Colorado 416 Wildfire Latest: Strong Winds Stoke Raging Durango Blaze

The 416 wildfire which has devastated parts of Colorado is continuing to cause havoc after strong winds saw the blaze more than double in size in just 24 hours.

But officials said winds should drop on Monday (June 11) leaving smoke heavy and low in the valley and visibility restricted.

"Tomorrow (Tuesday, June 12) will be dry once again, but wind speeds should decrease. Winds will be calm in the morning until around 10:30 a.m., and will increase to 10 to 15 mph from the west/southwest in the afternoon.

"Occasional gusts may reach 25 mph after 1:30 p.m. Temperatures will be in the high 70s to low 80s and relative humidity may remain as low as single digits."

Elsewhere, the National Weather Service issued a dense smoke weather warning for Highway 550 corridor from Molas Pass through Durango and down to the New Mexico state line, as well as the Highway 160 corridor between Hesperus and Bayfield, extending east past Pagosa Springs.

Residents have been warned the smoke will bring poor visibility to the area and advised people to slow down when driving, use their headlights and leave plenty of distance from the car ahead.

A plane drops fire-retardant chemicals on the 416 Fire near Durango, California, U.S. in this June 9, 2018 handout photo. La Plata County/Handout via REUTERS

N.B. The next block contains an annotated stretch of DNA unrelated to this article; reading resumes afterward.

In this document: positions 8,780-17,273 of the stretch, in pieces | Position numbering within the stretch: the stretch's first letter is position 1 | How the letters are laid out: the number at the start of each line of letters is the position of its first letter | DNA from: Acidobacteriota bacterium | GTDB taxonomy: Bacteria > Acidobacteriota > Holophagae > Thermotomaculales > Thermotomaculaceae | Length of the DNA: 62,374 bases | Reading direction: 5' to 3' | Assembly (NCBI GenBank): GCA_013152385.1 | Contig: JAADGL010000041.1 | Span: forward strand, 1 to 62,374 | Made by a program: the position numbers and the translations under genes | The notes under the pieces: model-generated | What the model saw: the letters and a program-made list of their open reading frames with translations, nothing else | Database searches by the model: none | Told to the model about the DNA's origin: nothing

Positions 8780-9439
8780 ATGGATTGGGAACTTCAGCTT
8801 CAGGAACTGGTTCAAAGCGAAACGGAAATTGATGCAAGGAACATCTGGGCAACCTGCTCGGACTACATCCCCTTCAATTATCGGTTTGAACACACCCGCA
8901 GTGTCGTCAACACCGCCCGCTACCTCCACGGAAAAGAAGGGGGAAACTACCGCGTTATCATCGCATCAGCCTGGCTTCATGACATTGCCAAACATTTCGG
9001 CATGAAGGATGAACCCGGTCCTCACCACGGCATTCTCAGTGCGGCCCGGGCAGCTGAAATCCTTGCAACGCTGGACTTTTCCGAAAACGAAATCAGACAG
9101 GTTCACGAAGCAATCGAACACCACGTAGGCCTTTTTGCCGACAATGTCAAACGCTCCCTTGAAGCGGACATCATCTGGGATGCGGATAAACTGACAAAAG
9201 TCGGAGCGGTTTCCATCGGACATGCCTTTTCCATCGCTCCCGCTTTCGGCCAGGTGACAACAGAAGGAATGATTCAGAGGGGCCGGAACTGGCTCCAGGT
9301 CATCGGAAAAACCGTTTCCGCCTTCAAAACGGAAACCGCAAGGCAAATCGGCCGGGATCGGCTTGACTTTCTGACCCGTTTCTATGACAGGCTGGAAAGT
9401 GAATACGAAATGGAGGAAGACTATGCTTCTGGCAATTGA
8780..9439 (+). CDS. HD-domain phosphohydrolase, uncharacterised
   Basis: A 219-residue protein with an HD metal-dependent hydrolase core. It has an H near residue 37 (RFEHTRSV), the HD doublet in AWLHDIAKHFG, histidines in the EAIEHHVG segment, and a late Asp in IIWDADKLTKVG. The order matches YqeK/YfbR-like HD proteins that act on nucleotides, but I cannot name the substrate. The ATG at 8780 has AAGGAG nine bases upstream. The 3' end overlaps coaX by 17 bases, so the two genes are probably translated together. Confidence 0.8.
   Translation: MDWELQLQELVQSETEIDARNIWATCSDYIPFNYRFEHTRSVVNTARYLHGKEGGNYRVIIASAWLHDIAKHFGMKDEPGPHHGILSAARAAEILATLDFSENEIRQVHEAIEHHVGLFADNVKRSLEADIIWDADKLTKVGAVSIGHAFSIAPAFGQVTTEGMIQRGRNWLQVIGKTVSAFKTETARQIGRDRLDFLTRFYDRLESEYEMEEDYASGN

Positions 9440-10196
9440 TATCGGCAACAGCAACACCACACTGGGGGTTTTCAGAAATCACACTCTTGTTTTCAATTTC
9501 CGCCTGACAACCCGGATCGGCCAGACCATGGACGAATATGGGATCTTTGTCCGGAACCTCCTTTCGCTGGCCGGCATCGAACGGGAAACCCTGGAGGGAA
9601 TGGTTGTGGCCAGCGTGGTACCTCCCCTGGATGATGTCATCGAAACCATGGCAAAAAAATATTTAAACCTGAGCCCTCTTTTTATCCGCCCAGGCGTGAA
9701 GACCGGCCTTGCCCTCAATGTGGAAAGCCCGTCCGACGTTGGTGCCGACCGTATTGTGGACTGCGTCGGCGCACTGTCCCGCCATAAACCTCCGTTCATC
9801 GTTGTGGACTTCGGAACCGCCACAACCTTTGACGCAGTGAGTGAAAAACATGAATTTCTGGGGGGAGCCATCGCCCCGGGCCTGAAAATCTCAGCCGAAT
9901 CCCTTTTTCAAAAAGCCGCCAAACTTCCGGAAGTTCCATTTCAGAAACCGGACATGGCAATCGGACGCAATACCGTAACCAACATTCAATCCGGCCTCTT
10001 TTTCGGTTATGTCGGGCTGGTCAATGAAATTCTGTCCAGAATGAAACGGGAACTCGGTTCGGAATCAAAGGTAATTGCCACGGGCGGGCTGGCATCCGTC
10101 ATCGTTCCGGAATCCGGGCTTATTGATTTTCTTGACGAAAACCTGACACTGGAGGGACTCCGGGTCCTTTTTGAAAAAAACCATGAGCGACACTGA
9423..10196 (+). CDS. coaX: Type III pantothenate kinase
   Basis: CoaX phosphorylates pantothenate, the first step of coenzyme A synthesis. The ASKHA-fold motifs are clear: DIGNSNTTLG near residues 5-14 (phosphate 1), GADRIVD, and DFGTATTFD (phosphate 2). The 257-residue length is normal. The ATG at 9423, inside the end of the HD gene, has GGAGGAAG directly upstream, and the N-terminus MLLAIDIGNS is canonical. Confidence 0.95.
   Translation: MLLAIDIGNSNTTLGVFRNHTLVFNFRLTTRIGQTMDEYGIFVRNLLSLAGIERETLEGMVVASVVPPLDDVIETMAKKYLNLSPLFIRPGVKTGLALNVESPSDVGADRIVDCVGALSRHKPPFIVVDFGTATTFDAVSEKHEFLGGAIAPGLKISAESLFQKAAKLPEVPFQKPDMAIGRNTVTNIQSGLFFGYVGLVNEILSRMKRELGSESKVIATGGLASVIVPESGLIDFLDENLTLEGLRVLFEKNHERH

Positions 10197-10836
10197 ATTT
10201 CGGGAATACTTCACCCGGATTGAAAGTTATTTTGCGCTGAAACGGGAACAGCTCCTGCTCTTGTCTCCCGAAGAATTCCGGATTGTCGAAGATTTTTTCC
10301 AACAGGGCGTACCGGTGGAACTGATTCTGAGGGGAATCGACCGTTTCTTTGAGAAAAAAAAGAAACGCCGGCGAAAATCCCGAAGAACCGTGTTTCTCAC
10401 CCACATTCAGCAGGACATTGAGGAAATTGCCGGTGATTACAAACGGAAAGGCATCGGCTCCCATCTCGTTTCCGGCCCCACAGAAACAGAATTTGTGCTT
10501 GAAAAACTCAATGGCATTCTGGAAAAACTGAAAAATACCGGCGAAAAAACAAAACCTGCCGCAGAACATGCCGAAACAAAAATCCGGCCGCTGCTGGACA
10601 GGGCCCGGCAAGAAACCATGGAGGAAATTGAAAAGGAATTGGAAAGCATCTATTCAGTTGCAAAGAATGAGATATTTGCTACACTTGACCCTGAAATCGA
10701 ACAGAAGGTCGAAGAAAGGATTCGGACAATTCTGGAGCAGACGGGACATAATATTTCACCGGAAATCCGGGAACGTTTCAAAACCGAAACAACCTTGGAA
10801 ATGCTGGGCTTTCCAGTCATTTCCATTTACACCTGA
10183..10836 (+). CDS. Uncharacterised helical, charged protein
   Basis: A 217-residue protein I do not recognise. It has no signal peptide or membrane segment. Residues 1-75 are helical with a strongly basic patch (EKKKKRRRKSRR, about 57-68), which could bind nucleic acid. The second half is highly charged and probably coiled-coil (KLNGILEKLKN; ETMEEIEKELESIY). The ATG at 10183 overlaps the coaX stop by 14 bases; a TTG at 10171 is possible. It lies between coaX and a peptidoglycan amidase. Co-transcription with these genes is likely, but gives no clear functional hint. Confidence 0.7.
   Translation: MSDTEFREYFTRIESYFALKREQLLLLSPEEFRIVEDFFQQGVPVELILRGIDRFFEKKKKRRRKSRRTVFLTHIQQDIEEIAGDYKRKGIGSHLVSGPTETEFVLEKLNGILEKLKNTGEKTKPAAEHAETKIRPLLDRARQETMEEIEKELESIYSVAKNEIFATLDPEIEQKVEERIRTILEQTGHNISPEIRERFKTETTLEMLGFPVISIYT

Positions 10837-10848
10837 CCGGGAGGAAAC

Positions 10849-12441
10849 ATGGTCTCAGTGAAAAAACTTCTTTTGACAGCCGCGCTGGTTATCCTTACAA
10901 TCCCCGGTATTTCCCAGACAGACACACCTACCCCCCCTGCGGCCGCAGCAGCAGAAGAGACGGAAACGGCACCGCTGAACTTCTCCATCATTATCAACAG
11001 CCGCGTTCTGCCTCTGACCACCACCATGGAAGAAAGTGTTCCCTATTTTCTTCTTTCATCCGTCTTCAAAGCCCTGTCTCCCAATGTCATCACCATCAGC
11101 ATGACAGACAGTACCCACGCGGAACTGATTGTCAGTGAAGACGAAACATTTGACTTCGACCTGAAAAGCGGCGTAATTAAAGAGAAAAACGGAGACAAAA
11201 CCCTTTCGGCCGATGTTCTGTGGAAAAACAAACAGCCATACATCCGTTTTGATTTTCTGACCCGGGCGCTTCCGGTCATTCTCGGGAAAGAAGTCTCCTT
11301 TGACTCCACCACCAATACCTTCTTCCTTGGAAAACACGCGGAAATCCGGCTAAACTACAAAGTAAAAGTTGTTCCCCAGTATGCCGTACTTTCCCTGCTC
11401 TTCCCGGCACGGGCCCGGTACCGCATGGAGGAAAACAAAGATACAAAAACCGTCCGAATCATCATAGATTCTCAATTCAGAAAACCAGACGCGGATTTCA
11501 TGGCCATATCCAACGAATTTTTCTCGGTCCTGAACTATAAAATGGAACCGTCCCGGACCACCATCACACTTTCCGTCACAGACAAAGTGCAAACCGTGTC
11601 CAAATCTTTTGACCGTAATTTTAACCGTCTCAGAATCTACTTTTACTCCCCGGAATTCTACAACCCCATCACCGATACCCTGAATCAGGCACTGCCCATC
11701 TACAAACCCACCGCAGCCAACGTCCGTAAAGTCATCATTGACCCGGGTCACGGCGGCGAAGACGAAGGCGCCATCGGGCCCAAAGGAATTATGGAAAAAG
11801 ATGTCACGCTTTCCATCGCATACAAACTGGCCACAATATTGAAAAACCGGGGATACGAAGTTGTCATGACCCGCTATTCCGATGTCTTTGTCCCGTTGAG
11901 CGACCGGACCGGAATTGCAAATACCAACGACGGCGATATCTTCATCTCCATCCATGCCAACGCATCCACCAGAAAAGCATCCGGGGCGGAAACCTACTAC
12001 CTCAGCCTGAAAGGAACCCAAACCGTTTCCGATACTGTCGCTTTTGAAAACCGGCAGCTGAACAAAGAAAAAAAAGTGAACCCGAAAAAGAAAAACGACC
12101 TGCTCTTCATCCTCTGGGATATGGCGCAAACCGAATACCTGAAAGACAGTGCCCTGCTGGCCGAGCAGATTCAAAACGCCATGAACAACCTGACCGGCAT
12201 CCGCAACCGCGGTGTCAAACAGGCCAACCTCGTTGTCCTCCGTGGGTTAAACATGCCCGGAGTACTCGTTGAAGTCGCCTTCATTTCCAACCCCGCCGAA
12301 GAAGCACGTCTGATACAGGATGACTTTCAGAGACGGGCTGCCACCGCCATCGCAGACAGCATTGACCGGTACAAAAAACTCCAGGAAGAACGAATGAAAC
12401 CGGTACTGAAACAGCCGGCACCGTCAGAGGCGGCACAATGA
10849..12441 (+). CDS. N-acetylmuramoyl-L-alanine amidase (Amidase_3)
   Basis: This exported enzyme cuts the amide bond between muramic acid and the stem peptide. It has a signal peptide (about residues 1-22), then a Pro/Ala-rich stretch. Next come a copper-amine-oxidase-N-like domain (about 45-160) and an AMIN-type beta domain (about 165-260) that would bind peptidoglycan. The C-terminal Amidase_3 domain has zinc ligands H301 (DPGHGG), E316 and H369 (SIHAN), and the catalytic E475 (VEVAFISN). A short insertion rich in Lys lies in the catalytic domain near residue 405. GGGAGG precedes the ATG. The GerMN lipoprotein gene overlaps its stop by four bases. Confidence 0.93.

The fire, which was first reported at 10:02 a.m. Friday, June 1 in San Juan National Forest, about 10 miles north of Durango, has since gone on to spread across more than 16,000 acres, according to La Plata County officials.

The fire is currently around 10 percent contained, and around one quarter of a mile away from the nearest residential structure. Officials said a structure protection is in place, with still no reports of any injuries.

A mandatory evacuation order was issued Sunday morning for more than 850 residences in Purgatory/Durango Mountain Resort, Lake Purgatory, Silver Pick Lodge, Cascade Village, Mill Creek and all residences on both sides of U.S. Highway between mile markers 46.5 to 53.1.

More than 800 firefighters have been assigned to tackle to blaze. "This is a long-duration event," fire information officer Shawn Bawden, told the Durango Herald. "Firefighters will be here as long as it takes to get the job done."

The cause of the blaze is currently under investigation. In April, La Plata County suffered "exceptional drought" conditions, with fuels such as grass, brush and trees in La Plata helping to produce "explosive fire growth and behavior."